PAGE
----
The next attempt was made by Huang and Tseng, in which they classified EPN into four main classes: Class I – gas in the collecting system only, Class II – gas in renal parenchyma only, Class IIIa – an extension of gas or abscess to perinephric space, Class IIIb – an extension of gas or abscess to pararenal space, and Class IV – bilateral EPN or solitary kidney with EPN.[7]


The pathogenesis of EPN is not fully understood. However, some of the aspects that are currently known are discussed below.

Pathogens like E. coli gain access to the urethral opening and ascend the urethra and reach the kidney [Figure 1]a and [Figure 1]b. Pathogens bind to the superficial epithelial cells (facet cells). This interaction is mediated by type 1 pili-dependent anchorage. Type 1 pili are encoded by pathogens that mediate the binding of bacteria to the host cell.[28] Another important molecule for the attachment of pathogen to the epithelial cell surface is globo-series glycolipids present on host cells. These groups of glycolipids are also present on red blood cells and represent the P1 blood group; studies have shown higher susceptibility of the P1 blood type toward the attachment of pathogens.[29]{Figure 1}

P fimbriae bind to glycosphingolipids (galactosylceramide and globotriaosylceramide) which are present in all the tissue of the urethra and kidney. This interaction is thought to be unique to cells and tissues of the urinary tract.[30] Mannose-resistant adhesins on pathogens also play a crucial role in the binding process.[31]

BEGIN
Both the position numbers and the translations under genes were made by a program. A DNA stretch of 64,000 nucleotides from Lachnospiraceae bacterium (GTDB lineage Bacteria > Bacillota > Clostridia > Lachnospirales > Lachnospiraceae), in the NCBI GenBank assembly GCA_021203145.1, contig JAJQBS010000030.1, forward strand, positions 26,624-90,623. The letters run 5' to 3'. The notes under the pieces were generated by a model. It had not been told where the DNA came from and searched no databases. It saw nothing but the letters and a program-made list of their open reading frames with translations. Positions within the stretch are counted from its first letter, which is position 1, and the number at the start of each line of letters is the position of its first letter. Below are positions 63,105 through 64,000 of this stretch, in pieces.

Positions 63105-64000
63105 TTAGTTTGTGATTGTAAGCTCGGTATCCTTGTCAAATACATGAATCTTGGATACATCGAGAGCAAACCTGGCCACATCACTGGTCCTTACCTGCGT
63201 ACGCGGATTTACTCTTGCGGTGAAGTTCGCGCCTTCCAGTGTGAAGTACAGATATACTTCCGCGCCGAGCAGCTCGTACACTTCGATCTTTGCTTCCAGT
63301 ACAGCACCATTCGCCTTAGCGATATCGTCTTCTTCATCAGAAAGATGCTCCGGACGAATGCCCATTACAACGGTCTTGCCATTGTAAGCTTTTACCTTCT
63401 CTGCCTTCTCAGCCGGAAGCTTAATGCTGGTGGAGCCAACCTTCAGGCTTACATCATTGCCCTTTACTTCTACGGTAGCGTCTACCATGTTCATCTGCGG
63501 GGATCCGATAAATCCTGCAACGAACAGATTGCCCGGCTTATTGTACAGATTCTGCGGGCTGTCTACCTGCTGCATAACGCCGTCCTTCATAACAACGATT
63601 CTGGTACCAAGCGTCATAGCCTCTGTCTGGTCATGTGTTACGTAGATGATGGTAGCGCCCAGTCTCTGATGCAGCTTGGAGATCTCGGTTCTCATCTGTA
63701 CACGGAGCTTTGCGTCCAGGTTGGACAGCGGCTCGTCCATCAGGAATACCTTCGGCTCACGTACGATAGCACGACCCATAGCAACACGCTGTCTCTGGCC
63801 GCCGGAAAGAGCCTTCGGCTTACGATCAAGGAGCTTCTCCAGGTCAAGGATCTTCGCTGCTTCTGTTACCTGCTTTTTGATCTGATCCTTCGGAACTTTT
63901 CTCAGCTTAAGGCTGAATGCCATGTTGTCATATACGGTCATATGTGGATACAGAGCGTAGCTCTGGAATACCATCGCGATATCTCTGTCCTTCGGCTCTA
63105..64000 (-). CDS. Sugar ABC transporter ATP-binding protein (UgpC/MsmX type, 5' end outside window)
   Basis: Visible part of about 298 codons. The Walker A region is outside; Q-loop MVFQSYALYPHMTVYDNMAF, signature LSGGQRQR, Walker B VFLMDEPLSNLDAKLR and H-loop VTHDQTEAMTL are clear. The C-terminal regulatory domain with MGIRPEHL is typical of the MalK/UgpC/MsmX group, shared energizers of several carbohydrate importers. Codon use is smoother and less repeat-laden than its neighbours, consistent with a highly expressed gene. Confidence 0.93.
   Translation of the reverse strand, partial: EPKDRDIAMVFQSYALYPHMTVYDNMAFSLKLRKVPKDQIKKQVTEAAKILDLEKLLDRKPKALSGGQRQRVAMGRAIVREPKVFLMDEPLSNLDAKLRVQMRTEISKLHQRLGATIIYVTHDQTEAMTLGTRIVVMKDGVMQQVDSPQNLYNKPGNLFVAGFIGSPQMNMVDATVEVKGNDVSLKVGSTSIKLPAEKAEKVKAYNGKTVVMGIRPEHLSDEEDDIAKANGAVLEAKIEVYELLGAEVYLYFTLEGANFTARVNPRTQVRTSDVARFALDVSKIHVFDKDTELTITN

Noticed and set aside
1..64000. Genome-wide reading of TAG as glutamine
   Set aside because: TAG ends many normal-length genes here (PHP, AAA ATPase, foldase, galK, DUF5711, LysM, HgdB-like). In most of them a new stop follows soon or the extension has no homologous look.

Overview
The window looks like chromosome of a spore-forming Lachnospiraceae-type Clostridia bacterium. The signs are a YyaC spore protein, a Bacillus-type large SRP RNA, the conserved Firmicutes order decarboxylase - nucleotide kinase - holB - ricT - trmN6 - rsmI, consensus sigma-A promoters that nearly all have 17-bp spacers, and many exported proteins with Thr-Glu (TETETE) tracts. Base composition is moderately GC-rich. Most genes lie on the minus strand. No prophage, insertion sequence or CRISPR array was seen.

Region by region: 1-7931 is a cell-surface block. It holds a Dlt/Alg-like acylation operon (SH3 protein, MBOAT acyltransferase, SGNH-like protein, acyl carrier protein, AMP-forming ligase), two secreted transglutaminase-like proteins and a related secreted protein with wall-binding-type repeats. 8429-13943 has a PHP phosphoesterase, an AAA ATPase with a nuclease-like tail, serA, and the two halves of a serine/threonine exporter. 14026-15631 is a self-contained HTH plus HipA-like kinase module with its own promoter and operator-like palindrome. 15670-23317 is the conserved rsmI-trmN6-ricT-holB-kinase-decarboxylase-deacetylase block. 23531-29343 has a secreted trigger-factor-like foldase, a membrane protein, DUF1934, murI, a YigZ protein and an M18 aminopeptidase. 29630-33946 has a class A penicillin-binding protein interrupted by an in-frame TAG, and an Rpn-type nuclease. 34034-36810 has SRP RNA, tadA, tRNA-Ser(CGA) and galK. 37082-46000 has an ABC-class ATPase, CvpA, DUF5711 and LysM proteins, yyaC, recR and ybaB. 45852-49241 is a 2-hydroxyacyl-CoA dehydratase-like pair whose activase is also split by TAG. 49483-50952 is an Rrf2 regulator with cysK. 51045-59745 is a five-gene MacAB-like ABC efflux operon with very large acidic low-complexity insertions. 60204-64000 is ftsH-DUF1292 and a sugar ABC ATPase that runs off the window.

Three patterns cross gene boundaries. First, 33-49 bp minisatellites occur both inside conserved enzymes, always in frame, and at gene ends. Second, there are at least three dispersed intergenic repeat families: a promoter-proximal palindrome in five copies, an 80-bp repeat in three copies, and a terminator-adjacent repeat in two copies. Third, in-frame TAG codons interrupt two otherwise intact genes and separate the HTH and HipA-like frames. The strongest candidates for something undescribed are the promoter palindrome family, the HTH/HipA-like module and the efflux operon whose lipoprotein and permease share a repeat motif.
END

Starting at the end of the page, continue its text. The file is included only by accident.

The adhesive capacity of the pathogen is important in the persistence of bacteria in the tissues of the kidney. The host's capacity to clear the bacteria is related to the ability of host cells to respond to lipopolysaccharides which exert a mitogenic effect.[20] Followed by interaction by type 1 pili, the bacteria are engulfed in the epithelial cells. In response, the epithelial cells activate the mechanism of the expulsion of the pathogens.[32] An immune response is initiated by the host at this stage. In the urinary bladder, the pathogens replicate in the cell and form intracellular bacterial communities which are shed off by the superficial layer. This step is advantageous for the host as thousands of bacteria are shed off in urine and then excreted out.[33] However, the infection advances further at a faster rate and ascends to the kidney. Complicated UTIs lead to infection of the upper urinary tract by ascending from the urethra to the bladder to kidneys.[34] This mechanism which is true for UTIs is most likely to be true for EPN as well.

The gas formation in EPN is believed to be linked to the glucose metabolism in patients with diabetes. A high amount of glucose in nearby tissues acts as substrates for bacteria which metabolizes or ferments glucose and carbon dioxide (14.4%), hydrogen (H2) (12.8%) gases are formed. Hence, the glycemic control in the host is the deciding factor for the amount of gas formation in the kidney.[35] Another substrate for bacteria could be necrosis of kidney tissue. Along with carbon dioxide and H2, traces of nitrogen (63.5%), oxygen (6.3%), methane (0.06%), and ammonia (NH3) (0.05%) were also found.[7]